3  
I have edited your code, hope I understood it correctly. –  Comptrol Jan 31 '11 at 19:18
2  
You have only allocated the resources but have not released it. Can you please tell me where would you release it that it wont cause any issue. –  Filthy Night Mar 26 '11 at 7:15
    
@Comptrol :- Great work. –  Jimit Apr 19 '11 at 22:22
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There is no such convenience and you shouldn't create your own. "Blocks until it gets the result" is extremely bad programming practice on a device like the iPhone. It can take seconds to retrieve a location; you should never make your users wait like that, and delegates ensure they don't.

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1  
Isn't that what threads are for? –  Roger Nolan Apr 1 '09 at 15:32
    
Threads, yes, when combined with a callback on completion. Where the callback is scheduled on the originating run loop. Which gets you an interface exactly like the CLLocationManager's delegate already has. "Block until done" is never a good design in end-user apps. –  Chris Hanson Apr 4 '09 at 6:17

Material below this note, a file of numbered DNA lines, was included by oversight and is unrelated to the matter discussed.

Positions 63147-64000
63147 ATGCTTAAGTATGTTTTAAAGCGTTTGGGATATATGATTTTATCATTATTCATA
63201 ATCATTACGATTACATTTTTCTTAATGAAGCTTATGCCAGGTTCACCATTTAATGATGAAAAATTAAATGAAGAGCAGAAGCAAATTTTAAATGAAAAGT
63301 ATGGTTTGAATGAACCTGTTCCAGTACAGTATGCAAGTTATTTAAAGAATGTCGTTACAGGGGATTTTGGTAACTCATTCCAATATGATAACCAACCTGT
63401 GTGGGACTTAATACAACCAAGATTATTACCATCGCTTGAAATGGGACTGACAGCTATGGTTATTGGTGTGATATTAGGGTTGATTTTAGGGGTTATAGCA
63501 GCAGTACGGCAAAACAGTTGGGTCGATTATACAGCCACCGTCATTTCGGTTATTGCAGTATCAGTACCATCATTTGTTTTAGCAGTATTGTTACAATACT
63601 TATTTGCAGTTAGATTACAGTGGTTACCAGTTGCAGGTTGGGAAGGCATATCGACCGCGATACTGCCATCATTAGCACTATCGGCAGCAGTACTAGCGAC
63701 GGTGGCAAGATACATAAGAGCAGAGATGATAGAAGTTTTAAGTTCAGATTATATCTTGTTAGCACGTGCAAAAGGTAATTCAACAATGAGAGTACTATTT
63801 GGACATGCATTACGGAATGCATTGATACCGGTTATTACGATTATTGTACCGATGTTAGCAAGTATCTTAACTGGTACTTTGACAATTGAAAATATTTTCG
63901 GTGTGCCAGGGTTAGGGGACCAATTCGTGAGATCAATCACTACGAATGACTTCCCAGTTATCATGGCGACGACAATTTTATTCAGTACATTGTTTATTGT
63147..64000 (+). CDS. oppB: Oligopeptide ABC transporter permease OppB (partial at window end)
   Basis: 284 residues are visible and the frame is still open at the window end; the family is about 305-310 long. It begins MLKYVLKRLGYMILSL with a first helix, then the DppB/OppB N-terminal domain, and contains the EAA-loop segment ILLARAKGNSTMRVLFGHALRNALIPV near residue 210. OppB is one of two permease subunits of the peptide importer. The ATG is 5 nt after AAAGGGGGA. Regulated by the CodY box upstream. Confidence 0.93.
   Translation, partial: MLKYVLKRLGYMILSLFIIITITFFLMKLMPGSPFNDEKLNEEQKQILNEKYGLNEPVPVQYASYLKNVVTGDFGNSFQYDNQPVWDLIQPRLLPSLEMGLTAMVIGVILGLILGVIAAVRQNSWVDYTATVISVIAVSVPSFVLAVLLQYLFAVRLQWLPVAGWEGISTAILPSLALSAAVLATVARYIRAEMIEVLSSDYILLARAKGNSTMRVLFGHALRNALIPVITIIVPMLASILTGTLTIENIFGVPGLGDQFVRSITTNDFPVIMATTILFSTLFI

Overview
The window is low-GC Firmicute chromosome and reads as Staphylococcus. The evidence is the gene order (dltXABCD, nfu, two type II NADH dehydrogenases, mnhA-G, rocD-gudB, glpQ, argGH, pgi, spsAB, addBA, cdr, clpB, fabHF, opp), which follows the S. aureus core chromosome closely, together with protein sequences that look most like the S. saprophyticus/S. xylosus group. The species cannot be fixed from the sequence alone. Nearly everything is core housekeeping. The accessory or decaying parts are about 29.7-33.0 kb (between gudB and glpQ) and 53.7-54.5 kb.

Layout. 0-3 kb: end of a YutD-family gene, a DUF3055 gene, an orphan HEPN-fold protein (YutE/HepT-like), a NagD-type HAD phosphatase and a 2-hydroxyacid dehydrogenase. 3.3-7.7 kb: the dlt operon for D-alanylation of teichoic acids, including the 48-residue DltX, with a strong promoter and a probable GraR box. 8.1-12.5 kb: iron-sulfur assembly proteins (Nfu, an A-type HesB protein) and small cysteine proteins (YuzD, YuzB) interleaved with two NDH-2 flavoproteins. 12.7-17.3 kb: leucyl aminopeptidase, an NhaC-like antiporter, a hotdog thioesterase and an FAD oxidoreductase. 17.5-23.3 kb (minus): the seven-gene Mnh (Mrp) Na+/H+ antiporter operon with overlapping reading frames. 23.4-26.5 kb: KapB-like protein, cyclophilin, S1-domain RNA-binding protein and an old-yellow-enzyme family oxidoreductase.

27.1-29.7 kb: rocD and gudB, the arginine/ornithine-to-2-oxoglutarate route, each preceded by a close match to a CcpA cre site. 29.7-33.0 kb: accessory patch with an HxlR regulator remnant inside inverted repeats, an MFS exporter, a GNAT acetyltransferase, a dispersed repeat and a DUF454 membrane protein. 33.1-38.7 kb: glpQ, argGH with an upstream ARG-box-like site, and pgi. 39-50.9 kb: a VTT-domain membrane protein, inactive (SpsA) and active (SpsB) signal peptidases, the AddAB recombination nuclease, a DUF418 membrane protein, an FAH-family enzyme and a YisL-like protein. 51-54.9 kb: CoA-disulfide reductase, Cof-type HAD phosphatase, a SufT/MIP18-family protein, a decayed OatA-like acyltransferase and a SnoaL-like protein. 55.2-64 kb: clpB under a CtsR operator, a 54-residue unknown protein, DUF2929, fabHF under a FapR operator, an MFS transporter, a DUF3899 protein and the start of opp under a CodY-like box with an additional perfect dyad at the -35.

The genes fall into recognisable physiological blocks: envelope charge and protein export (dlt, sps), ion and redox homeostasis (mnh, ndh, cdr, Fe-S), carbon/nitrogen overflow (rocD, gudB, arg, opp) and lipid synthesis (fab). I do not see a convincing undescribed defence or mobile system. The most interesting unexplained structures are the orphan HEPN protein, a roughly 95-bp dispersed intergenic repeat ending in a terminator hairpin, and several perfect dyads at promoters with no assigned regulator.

17  
I disagree, "blocks until done" has many legitimate uses in all kinds of apps, and is not synonymous with "freezes the UI until done". Trying to make everything asynchronous just leads to bizarre behavior and buggy apps. Who cares how quick the UI appears/responds if the information it needs to display isn't available yet? Async operations have their place, and so do blocking ones. It's not a case where one is good and the other is bad. –  aroth Nov 1 '11 at 5:04
1  
“Who cares how quick the UI appears/responds”? The user does. A frozen UI is frustrating, and should be avoided at all cost. –  Vincent Tourraine Nov 6 '12 at 10:56
    
Async code is even harder to debug because it loses clarity. Polling loops, used improperly, lead to 100% CPU load and will kill the battery. sleep() leads UI delays. Notifications and/or delegates are the way to go (although callbacks are fugly... blocks ftw). Engineering is all about tradeoffs, laziness and satisfying the user. –  Barry Oct 14 '13 at 8:24